Pikromycin

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Pikromycin
Pikromycin.svg
Names
IUPAC name
(3R,5R,6S,7S,9R,11E,13S,14R)-14-Ethyl-13-hydroxy-3,5,7,9,13-pentamethyl-6-[3,4,6-trideoxy-3-(dimethylamino)-β-D-xylo-hexopyranosyloxy]-1-oxacyclotetradec-11-ene-2,4,10-trione
Preferred IUPAC name
(3R,5R,6S,7S,9R,11E,13S,14R)-6-{[(2S,3R,4S,6R)-4-(Dimethylamino)-3-hydroxy-6-methyloxan-2-yl]oxy}-14-ethyl-13-hydroxy-3,5,7,9,13-pentamethyl-1-oxacyclotetradec-11-ene-2,4,10-trione
Other names
Picromycin
Identifiers
3D model (JSmol)
ChEBI
ChemSpider
UNII
  • InChI=1S/C28H47NO8/c1-10-22-28(7,34)12-11-21(30)15(2)13-16(3)25(18(5)23(31)19(6)26(33)36-22)37-27-24(32)20(29(8)9)14-17(4)35-27/h11-12,15-20,22,24-25,27,32,34H,10,13-14H2,1-9H3/b12-11+/t15-,16+,17-,18+,19-,20+,22-,24-,25+,27+,28+/m1/s1 checkY
    Key: UZQBOFAUUTZOQE-VSLWXVDYSA-N checkY
  • InChI=1S/C28H47NO8/c1-10-22-28(7,34)12-11-21(30)15(2)13-16(3)25(18(5)23(31)19(6)26(33)36-22)37-27-24(32)20(29(8)9)14-17(4)35-27/h11-12,15-20,22,24-25,27,32,34H,10,13-14H2,1-9H3/b12-11+/t15-,16+,17-,18+,19-,20+,22-,24-,25+,27+,28+/m1/s1
  • O=C2[C@@H]([C@@H](O[C@@H]1O[C@@H](C[C@H](N(C)C)[C@H]1O)C)[C@@H](C)C[C@H](C(=O)/C=C/[C@@](O)(C)[C@H](OC(=O)[C@@H]2C)CC)C)C
Properties
C28H47NO8
Molar mass 525.683 g·mol−1
Except where otherwise noted, data are given for materials in their standard state (at 25 °C [77 °F], 100 kPa).
☒N verify (what is checkY☒N ?)

Pikromycin was studied by Brokmann and Hekel in 1951 and was the first antibiotic macrolide to be isolated.[1] Pikromycin is synthesized through a type I polyketide synthase system in Streptomyces venezuelae, a species of Gram-positive bacterium in the genus Streptomyces.[2] Pikromycin is derived from narbonolide, a 14-membered ring macrolide. [3] Along with the narbonolide backbone, pikromycin includes a desosamine sugar and a hydroxyl group. Although Pikromycin is not a clinically useful antibiotic, it can be used as a raw material to synthesize antibiotic ketolide compounds such as ertythromycins and new epothilones. [4]

Biosynthesis[edit]

The pikromycin polyketide synthase of Streptomyces venezuelae contains four polypeptides: PikAI, PikAII, PikAIII, and PikAIV. These polypeptides contain a loading module, six extension molecules, and a thioesterase domain that terminated the biosynthetic procedure. [5] Recently electron cryo-microscopy have been used to determine sub-nanometre-resolution three- dimensional reconstructions of a full-length PKS module from the bacterium Streptomyces venezuelae that revealed an unexpectedly different architecture. [6] In Figure 1, each circle corresponds to a PKS mutilifuctional protein, where ACP is acyl carrier protein, KS is keto-ACP synthase, KSQ is a keto-ACP synthase like domain, AT is acyltransferase, KR is keto ACP reductase, KR with cross is inactive KR, DH is hydroxyl-thioester dehydratase, ER is enoyl reductase, TEI is thioesterase domain I, TEII is type II thioesterase. [7] Des corresponds to the enzymes utilized in desosamine biosynthesis and transfer, which include DesI-DesVIII.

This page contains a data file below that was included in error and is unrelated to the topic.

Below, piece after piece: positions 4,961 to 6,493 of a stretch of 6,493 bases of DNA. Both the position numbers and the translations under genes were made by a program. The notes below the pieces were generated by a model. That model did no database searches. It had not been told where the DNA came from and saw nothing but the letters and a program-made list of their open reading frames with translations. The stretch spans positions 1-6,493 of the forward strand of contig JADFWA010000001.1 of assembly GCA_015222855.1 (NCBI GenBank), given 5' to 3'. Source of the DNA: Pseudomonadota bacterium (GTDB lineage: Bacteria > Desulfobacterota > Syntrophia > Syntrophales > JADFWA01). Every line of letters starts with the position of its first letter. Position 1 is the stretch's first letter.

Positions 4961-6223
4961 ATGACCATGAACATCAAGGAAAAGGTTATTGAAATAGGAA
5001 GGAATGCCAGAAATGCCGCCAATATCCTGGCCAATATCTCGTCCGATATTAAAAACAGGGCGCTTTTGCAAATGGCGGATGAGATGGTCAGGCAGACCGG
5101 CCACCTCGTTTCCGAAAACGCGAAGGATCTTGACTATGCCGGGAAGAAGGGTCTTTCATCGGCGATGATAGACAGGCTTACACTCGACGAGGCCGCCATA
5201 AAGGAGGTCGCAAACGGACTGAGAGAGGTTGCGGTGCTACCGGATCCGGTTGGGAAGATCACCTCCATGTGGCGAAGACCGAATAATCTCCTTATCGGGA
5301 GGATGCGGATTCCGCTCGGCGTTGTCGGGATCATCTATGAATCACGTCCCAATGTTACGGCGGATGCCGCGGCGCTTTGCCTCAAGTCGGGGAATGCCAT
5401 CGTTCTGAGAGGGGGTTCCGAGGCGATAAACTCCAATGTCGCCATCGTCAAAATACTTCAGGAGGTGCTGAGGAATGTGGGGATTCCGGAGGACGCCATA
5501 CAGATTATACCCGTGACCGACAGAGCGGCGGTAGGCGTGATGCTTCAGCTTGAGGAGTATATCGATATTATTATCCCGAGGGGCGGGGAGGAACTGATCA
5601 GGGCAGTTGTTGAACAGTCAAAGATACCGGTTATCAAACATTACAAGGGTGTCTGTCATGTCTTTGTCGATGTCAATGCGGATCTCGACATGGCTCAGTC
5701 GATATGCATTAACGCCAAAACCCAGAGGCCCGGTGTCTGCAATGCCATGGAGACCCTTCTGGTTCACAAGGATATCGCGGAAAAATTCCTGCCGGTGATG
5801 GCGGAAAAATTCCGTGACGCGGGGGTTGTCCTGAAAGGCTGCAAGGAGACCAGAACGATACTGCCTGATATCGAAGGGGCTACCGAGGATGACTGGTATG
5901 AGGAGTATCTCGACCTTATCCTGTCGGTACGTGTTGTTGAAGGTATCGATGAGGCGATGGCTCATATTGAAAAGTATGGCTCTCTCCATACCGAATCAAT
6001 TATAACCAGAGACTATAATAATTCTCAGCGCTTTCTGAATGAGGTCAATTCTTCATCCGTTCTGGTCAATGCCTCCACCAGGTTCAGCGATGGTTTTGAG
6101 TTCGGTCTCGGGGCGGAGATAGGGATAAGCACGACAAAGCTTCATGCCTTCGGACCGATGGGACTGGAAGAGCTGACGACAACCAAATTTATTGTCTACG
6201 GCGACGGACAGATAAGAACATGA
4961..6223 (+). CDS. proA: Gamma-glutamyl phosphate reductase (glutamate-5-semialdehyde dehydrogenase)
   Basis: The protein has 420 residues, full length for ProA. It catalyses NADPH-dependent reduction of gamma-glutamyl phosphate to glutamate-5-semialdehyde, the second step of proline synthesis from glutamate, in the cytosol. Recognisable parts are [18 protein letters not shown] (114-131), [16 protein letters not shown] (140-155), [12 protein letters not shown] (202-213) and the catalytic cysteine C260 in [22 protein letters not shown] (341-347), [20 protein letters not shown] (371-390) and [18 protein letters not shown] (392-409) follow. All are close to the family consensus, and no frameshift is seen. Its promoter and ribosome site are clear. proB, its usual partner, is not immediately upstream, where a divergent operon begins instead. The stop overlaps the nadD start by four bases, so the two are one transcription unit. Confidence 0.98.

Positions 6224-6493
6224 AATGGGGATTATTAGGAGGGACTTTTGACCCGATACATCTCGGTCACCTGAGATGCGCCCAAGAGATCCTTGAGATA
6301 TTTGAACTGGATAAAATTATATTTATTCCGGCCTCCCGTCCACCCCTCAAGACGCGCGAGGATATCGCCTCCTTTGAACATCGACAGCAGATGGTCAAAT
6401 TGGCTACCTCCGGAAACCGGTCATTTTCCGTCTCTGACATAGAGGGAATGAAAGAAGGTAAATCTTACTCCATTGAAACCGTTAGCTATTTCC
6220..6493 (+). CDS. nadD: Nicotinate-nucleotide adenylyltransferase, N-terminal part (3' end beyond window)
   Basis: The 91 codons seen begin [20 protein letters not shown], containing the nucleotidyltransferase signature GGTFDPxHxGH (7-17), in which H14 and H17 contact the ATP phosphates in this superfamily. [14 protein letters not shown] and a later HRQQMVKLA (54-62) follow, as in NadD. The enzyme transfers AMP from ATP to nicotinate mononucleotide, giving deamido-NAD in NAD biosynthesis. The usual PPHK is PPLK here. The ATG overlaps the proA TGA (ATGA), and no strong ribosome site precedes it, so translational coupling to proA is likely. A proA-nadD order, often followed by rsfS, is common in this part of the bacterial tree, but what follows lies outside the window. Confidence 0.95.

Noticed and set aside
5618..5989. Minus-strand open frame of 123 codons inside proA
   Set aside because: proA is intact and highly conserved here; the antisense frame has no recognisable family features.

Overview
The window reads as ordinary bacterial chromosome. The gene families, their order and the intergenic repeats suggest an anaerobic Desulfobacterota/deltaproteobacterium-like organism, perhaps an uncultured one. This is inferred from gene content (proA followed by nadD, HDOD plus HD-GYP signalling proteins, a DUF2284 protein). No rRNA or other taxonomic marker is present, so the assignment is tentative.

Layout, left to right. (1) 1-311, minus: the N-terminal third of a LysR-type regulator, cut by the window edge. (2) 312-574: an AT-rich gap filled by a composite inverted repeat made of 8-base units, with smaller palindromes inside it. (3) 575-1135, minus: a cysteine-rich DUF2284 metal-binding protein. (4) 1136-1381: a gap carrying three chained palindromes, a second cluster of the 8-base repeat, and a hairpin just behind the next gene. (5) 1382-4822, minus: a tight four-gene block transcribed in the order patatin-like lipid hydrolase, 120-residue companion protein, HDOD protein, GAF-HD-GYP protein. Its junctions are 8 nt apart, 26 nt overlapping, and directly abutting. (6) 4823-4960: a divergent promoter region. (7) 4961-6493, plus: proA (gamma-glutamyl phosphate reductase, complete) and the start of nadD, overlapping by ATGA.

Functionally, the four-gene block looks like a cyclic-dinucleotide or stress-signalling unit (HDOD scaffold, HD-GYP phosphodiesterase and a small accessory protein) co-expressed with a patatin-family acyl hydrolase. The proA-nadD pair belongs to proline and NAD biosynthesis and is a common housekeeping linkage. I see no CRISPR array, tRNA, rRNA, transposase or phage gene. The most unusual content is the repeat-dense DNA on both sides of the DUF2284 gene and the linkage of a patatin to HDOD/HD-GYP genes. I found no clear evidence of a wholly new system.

Figure 2 represents the desosamine deoxyamino sugar biosynthetic pathway. DesI-DesVI (des locus of pikromycin PKS) encodes all the enzymes needed to obtain TDP-desoamine from TDP-glucose. DesVII and DesVIII activities transfer desoamine to narbonolide and narbomycin is obtained. PikC cytochrome P450 hydrolase catalyzes the hydroxylation of narbomycin to obtain pikromycin. [8]

Figure 1: Domain organization of PKS for Narbonolide, a precursor of Pikromycin
Figure 2: Pikromycin Formation through the desosamine deoxyamino sugar biosynthetic pathway

See also[edit]

References[edit]

  1. ^ Brockmann, H. & Henkel, W. (1951). "Pikromycin, ein bitter schmeckendes Antibioticum aus Actinomyceten". ntibiotica aus Actinomyceten. 84: 184–288. doi:10.1002/cber.19510840306.
  2. ^ Y. Xue & D. Sherman (2001). "Biosynthesis and Combinatorial Biosynthesis of Pikromycin-Related Macrolides in Streptomyces venezuelae". Metabolic Engineering. 3: 15–26. doi:10.1006/mben.2000.0167.
  3. ^ Maezawa, T. Hori, A. Kinumaki and M. Suzuki (1973). "Biological conversion of narbonolide to picromycin". The Journal of Antibiotics. 26: 771–775. doi:10.7164/antibiotics.26.771. PMID 4792390.{{cite journal}}: CS1 maint: multiple names: authors list (link)
  4. ^ J.D. Kittendorf & D.H. Sherman (2009). "The Methymycin/Pikromycin Biosynthetic Pathway: A Model for Metabolic Diversity in Natural Product". Bioorg Med Chem. 17: 2137–2146. doi:10.1016/j.bmc.2008.10.082. PMC 2843759. PMID 19027305.
  5. ^ S. Guptaa; V. Lakshmanan; B.S. Kima; R. Fecik & K. A. Reynolds (2008). "Generation of Novel Pikromycin Antibiotic Products Through Mutasynthesis". ChemBioChem. 10: 1609–1616. doi:10.1002/cbic.200700635. PMC 2614871. PMID 18512859.
  6. ^ S. Dutta; J. R. Whicher; D. A. Hansen; W. A. Hale; J. A. Chemler; G. R. Congdon; A. R. H. Narayan; K. Håkansson; D. H. Sherman; J. L. Smith; G. Skiniotis (2014). "Structure of amodular polyketide synthase". Nature. 510: 512–517. doi:10.1038/nature13423. PMC 4278352. PMID 24965652.
  7. ^ D.L. Akey; J.D. Kittendorf; J.W. Giraldes; R.A. Fecik; D.H. Sherman & J.L. Smith (2006). "Structural basis for macrolactonization by the pikromycin thioesterase". Nature Chemical Biology. 2: 537–542. doi:10.1038/nchembio824. PMID 16969372.
  8. ^ Y. Xue & D. Sherman (2001). "Biosynthesis and Combinatorial Biosynthesis of Pikromycin-Related Macrolides in Streptomyces venezuelae". Metabolic Engineering. 3: 15–26. doi:10.1006/mben.2000.0167.